By Randall Smith, BRS Dental Vice President, Systems Support
We have seen an increasing incidence of “ransomware” threats, both from client experience, and from published accounts. “Ransomware” is a category of malware that encrypts files, and demands payment for a key allowing decryption of the files. This type of ransomware, sometimes referred to as “Cryptoware”, originates with criminals that send malicious spam emails, or attach malware to websites. In prior versions, the recipient typically had to do something, such as open an email attachment, or follow a link to a malicious website. The latest version, called CryptoWall 2.0, adds a more dangerous component by “poisoning” advertisements on websites, including some popular and mainstream sites. If a computer is not running the latest versions of software, or has browser settings to automatically “play” content, the ransomware could run without any warning. Once criminals encrypt files, the options are to pay the ransom for the decryption key, or remove the ransomware, and (hopefully) restore the affected files from a backup. In most cases, antivirus and security software cannot restore encrypted files.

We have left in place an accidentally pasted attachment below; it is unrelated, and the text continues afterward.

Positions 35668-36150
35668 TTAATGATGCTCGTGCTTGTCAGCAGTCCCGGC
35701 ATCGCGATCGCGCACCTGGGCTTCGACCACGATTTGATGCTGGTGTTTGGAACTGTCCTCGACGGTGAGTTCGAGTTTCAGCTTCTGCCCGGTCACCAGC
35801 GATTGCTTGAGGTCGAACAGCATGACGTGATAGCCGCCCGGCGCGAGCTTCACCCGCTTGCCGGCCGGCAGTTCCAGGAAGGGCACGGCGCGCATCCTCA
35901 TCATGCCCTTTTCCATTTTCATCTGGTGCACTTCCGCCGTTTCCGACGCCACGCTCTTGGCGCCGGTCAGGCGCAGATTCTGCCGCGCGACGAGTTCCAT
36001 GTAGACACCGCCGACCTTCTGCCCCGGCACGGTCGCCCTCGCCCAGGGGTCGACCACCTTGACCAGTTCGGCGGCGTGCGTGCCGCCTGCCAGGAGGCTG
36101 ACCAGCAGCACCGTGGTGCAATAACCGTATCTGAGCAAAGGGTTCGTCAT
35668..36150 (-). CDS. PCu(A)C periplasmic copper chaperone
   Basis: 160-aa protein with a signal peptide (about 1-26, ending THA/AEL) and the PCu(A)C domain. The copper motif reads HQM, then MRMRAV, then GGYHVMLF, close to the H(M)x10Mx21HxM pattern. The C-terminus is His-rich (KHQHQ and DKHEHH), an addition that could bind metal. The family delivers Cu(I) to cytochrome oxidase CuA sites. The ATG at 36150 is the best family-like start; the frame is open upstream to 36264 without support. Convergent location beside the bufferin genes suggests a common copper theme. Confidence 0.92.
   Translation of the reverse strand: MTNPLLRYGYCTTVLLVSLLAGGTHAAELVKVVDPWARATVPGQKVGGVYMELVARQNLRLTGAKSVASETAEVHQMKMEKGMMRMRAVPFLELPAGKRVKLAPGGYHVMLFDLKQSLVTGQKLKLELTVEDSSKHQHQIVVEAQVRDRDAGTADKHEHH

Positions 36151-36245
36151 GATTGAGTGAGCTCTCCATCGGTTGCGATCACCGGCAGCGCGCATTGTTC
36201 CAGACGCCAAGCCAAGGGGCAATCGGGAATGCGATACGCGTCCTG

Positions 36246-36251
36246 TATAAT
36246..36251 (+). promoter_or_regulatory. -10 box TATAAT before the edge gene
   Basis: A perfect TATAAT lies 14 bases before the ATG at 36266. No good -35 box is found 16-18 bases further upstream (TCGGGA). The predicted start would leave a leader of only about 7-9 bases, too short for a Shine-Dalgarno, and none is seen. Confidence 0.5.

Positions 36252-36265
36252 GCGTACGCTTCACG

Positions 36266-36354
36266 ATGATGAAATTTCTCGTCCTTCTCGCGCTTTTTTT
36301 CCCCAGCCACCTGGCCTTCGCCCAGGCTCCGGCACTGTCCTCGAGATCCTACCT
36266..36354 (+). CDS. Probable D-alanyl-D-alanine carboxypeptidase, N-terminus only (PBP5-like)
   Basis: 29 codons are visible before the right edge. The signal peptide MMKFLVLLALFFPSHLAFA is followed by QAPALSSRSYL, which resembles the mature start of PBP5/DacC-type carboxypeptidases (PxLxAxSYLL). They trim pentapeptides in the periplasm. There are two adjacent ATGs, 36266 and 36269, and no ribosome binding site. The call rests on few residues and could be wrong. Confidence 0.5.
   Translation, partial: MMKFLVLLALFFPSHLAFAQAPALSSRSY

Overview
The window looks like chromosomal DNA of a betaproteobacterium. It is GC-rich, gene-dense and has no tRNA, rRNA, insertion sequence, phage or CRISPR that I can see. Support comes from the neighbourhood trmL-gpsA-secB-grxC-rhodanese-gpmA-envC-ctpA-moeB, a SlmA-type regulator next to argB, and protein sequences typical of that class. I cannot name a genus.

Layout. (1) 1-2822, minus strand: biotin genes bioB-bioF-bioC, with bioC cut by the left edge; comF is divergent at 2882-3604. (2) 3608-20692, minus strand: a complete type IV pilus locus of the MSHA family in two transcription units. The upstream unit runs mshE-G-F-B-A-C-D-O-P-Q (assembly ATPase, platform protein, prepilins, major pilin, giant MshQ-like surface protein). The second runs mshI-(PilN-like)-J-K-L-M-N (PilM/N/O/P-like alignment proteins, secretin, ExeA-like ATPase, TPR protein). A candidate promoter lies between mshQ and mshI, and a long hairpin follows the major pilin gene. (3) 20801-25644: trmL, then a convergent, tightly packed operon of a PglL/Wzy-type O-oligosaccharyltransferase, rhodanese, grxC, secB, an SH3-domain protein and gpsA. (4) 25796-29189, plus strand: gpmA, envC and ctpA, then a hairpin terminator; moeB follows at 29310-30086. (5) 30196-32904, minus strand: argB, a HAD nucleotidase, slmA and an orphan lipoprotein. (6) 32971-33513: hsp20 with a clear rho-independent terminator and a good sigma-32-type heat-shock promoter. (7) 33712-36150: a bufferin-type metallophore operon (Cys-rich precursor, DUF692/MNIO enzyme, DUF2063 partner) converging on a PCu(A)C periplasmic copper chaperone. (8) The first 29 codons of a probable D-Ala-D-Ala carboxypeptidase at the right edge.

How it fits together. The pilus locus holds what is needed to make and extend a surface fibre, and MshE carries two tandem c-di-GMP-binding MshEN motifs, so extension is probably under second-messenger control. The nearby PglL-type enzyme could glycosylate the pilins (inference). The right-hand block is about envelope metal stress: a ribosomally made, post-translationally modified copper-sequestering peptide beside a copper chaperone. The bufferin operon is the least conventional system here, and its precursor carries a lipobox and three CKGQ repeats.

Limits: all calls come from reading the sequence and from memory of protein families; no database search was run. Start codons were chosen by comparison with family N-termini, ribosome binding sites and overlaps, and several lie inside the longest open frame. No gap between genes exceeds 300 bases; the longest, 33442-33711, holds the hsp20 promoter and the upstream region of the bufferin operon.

How can you avoid being attacked by criminal ransomware? Certainly, do NOT follow links or open attachments from unknown emails. However, that alone is not enough, as mainstream websites may serve up poisoned ads. BRS recommends making sure all software is patched and up to date, as that can help avoid malware targeting unpatched systems. If add-ons like Adobe Flash are not absolutely needed, uninstall. If Flash is needed, make sure your browser settings don’t allow automatic running of Flash, but rather prompt you to take an action. Many of our dental practice management software clients have local IT computer and network support companies – discuss this specific threat with them, and see what can be done to minimize the risk.
Here are some resources if you would like to learn more about this threat: Engadget.com Overview & TechRepublic In-depth Technical Details (unless you are an IT expert, consult with your computer support vendor before making any system changes.)